For the past few months or so I’ve been experiencing a strange falling sensation; like watching myself plunge through an endless sky in ultra-slow motion, there’s a deep, sinking feeling in my stomach which continues to get lower and lower, although never enough to hit the ground. It took me a while (along with one particularly lengthy, introspective, water-wasting shower) to realise that this powerless feeling stems from a fear of not measuring up. Specifically, not measuring up to who I used to be.
It seems that I’ve been pushed off the pedestal by my past self, because apparently there’s only .enough room for the best possible version of me and, unfortunately, I’m not it. In primary school, I was infinitely inspired and churned out works of art and literature like some sort of creative machine. In intermediate I found myself truly enthralled and engulfed by my learning, always aiming to gather more knowledge. And yeah, this persisted for the first leg of our high school race. I rode the high of simpler times, the label of ‘talented’ from cooing elementary teachers still stuck to the front of my shirt like a shield of immunity. But after reaching the top of the ferris wheel as a junior, I can feel the unnerving gravity of deteriorating grades and personal dissatisfaction dragging me back towards the ground.
Was it always this exhausting? Were our favourite classes always so challenging, and did our best co-curriculars always inject us with this much anxiety? If that’s the case, it sure doesn’t feel like it. It’s easy to imagine happier times when achievements and applause were more accessible in the form of a glitzy ‘good job!’ sticker. As kids they’ll readily encourage us, call us little prodigies, yet as we gravitate towards the pitfalls of adulthood the needle seems to veer from ‘genius’ to ‘ordinary’ (or, if your parents are anything like mine, you’ll now be bestowed the honourable titles of ‘lazy’ and ‘disappointing’.) Would we be more contented if we hadn’t become so acquainted with cheap success and praise as children? On that note, maybe the relative amount of pressure we feel hasn’t changed much at all, and these envisaged picturesque childhoods are owed to using dreamy ideas like youth and nostalgia to plug the holes in our memories. Don’t tell me we’ve become condescending, jaded teens set on dismissing the pains of those younger than us already? In spite of all that, it still seems these spiking levels of frustration and self-criticism are unprecedented.
I must sound incredibly melodramatic; we’ve got entire lives ahead of us, of course, the highlight of mine won’t be a spelling bee I participated in at age fourteen. Even so, this heavy notion I’m suffering under is also the force which pushes me back and discourages me from feeling proud of otherwise perfectly commendable achievements. It reminds me I may never be able to reach my record monthly word count from a November four years ago, or holds an older, better drawing up to the one I’ve just finished, silently shaking its head at my efforts. For you it might take different forms; the majority of your medals in the cabinet engraved with dates from over five years ago, or the desperate straining of your muscles and joints as a past standard of athleticism slips out of reach. Yeah, we’re still doing great things, but not as much as before. And more often than not, I find that second clause dampening enough to snuff out the sense of achievement entirely, leaving me drained of the will to persevere.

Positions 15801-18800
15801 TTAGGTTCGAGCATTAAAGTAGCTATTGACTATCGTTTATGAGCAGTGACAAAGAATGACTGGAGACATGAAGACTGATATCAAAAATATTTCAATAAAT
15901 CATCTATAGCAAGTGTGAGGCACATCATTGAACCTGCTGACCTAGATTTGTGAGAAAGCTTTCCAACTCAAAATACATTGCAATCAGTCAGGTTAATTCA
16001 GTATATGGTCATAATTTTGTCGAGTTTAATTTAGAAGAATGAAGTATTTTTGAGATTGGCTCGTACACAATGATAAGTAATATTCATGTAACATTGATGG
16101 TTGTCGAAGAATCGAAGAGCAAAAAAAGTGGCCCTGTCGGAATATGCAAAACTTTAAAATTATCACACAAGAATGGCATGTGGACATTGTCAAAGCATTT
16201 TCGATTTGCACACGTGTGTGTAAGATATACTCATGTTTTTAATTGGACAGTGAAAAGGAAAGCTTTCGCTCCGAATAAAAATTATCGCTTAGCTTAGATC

Perhaps the unspoken policy of the universe is always ‘three steps forward, two steps back’ and in stumbling back I’ve somehow managed to trip and severely injure myself, but once I recover I’ll be able to take those great strides forward again. Or maybe my mind is biding its time, and in my impatience I’ve mistaken moments of taking a fall to learn and gain wisdom for minutes wasted, unable to taste an immediate win. It’s possible that I look back and see my younger self-basking in imaginary glory unfamiliar to the current me, but now armed with more maturity and experience, I’m prepared to wrestle my way right back up. For those of you who haven’t experienced a ‘peak’, have pushed through life’s challenges, and are steadily ascending towards greater heights, I’m in awe (and also, can I get some pointers please?) But to those of you plummeting with me from a self-imposed summit, suspended in a frustrating freefall, I suppose we just have to hang in there.
Although honestly, motivational speech aside, I’m not too certain—I haven’t found a solid solution to my dilemma yet. Maybe the highest point of my life really is destined to be defined by a primary school easter egg colouring competition. Still, if I don’t try to get back on my feet, I’ll never know for sure. After all, a lifetime ticket pays for more than a single ride on the ferris wheel, and once we pass the lowest point again, the only way we can go is up.
Written by Isabel Li
Edited by Tara Jackson